This year we celebrate Easter day on 16 April, three whole weeks later than last year. At its earliest, Easter can fall on 22 March, although it will be 250 years before this happens next. The latest date for Easter is 25 April, which will next occur 21 years from now, and in some countries the date falls another thirteen days later still.
So why is there such a huge variation in Easter’s date?
It depends on the moon and the sun and the way calendars are calculated, and it’s complicated! But it’s fascinating too, so stay with us!
We celebrate Easter to remember the Resurrection of Christ which, according to the Bible, took place around the time of the Jewish Passover.
At the time of Jesus Christ, people were using two different methods to mark the passing of time: one based on the moon and the other on the sun. The Jews had been using the lunar calendar for 2,000 years, while the solar calendar was the basis for the Julian calendar, introduced to the Roman Empire by Julius Caesar in 45 BC. (You can read all about this in our earlier blog post on the names of the months if you are interested).
A year of twelve lunar cycles is slightly shorter than a solar year so it was almost impossible to translate a date from one calendar to the other. Even if the precise date of the Resurrection had been recorded, which it wasn’t, it would have been difficult to know when to celebrate the anniversary. So with no fixed date and two different calendars in use, it’s not surprising that for the first few centuries after the life of Christ, people celebrated Easter on many different dates.
One date based on two different calendars
As Christianity spread through the Roman Empire, church leaders realised the need for a single date for the religious festival and they discussed the issue at a meeting in Nicea (in present day Turkey) in the year 325. With Eastern churches still following the lunar calendar and Western churches using the solar calendar, it became clear that the chosen date would have to be based on both calendars.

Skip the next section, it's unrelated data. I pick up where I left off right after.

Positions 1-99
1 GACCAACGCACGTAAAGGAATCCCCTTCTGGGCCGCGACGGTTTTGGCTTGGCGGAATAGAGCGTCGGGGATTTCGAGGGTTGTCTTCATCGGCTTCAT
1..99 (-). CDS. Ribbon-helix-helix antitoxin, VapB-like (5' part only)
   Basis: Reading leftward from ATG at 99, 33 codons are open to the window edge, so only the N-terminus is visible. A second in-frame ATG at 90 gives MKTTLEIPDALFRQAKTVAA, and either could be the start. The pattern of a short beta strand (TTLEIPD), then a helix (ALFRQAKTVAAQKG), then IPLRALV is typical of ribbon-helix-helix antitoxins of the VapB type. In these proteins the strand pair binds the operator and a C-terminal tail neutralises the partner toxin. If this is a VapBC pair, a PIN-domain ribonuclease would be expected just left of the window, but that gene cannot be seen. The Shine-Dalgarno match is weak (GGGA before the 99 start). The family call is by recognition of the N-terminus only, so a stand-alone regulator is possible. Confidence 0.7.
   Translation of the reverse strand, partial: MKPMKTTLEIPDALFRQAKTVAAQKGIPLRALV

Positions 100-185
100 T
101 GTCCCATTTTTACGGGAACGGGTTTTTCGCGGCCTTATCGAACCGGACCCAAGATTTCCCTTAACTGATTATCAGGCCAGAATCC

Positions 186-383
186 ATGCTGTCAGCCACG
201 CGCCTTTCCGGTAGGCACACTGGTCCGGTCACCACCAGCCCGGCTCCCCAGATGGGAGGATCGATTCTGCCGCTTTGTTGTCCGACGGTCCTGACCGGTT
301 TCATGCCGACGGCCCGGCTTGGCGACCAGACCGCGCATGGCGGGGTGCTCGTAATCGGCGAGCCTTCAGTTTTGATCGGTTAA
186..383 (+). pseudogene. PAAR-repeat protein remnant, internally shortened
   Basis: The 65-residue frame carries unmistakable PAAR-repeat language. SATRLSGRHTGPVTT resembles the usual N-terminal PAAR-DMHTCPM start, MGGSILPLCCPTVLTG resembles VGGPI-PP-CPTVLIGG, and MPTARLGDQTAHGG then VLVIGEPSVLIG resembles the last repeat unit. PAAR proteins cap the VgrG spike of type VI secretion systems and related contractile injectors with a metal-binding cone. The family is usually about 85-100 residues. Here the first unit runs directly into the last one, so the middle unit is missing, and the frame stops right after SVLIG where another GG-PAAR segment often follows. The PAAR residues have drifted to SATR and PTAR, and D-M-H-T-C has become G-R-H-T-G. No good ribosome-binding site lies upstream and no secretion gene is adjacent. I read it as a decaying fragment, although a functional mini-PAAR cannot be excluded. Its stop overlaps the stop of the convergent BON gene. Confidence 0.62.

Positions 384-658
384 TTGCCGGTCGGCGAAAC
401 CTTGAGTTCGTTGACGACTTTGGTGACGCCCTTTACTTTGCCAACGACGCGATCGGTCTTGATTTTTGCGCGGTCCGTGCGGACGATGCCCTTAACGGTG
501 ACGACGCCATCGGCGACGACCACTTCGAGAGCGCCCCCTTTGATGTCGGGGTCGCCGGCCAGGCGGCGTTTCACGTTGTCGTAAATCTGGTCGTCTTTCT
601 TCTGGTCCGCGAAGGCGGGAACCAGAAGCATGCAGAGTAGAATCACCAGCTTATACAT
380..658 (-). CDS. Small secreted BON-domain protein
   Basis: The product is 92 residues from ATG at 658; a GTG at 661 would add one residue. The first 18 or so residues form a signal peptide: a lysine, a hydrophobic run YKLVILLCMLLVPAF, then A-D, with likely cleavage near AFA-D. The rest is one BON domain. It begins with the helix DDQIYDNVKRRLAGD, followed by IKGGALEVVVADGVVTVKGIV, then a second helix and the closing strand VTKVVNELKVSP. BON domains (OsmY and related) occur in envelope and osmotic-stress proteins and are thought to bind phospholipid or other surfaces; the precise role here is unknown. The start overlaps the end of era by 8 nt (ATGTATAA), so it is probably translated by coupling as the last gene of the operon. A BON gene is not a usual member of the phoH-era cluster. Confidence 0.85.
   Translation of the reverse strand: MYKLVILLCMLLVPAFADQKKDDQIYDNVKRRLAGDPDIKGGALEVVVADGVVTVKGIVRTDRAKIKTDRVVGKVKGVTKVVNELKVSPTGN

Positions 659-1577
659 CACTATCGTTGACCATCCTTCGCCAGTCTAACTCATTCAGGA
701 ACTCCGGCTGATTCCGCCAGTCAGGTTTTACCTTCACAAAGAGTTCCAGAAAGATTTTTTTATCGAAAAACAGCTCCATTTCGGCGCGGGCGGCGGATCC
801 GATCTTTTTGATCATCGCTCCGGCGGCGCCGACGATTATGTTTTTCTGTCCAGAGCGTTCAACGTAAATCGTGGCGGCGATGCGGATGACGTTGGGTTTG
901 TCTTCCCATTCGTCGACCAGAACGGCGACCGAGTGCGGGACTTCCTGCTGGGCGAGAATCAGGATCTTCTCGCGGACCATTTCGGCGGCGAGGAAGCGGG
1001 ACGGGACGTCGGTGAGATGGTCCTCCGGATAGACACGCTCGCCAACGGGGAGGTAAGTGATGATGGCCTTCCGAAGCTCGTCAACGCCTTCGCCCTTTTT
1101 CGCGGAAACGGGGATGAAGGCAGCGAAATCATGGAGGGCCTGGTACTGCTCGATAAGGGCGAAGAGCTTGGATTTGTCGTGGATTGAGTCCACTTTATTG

Eventually they agreed that Easter should fall on the first Sunday following the first full moon following the spring equinox. This meant that the lunar calendar was represented by the full moon and the solar calendar was used for the equinox (the day when night and day are exactly the same length, and the moment when the sun crosses the celestial equator). The actual date of the spring equinox can vary by three days, and so, to make it easier to plan ahead, the church leaders agreed to recognise 20 March as the notional date for the equinox, regardless of when the astronomical equinox actually took place.
They also agreed one exception to the rule. In any year in which Passover should fall on the same day as Easter, Easter would move one week later so that the two festivals did not coincide.
A flaw in the Julian calendar
This formula worked fairly well for the next 1,000 years or so. But in the mid-1200s, an English Friar called Roger Bacon noted that the date of Easter was occurring later and later in the spring.
A flaw in the way the Julian calendar was calculated meant that the calendar had too many leap days and was moving ahead by 11 minutes each year. Over 1,000 years this had accumulated into nine days. This meant that 20 March was gradually drifting ahead and moving further and further from the actual astronomical equinox.
Correcting the drift
In the mid-1500s Pope Gregory established the new improved Gregorian calendar which removed eight of the 250 leap days every 1,000 years. This solved the problem for the future but there was still the question of the days which had already drifted since the Julian calendar first began, and which had now accumulated into ten days. At the same time as introducing the new calendar, Pope Gregory corrected the date by removing those ten days, bringing 20 March back to the actual time of the spring equinox, which made the Easter calculations true again.
Why is Easter thirteen days later in some countries?
In some parts of the world Easter is celebrated thirteen days later than in the UK. That’s because some parts of the Eastern Orthodox Church still use the old Julian calendar to decide the dates of some religious festivals. As the years go by, the Julian calendar drifts still further ahead and by Easter 2100 the difference in dates will extend to fourteen days.
All this, and we haven’t even mentioned the symbols of eggs; including the word ‘Easter’ in any term about ‘Egg Hunts’ or for that matter Easter Bunnies. Maybe for another time…………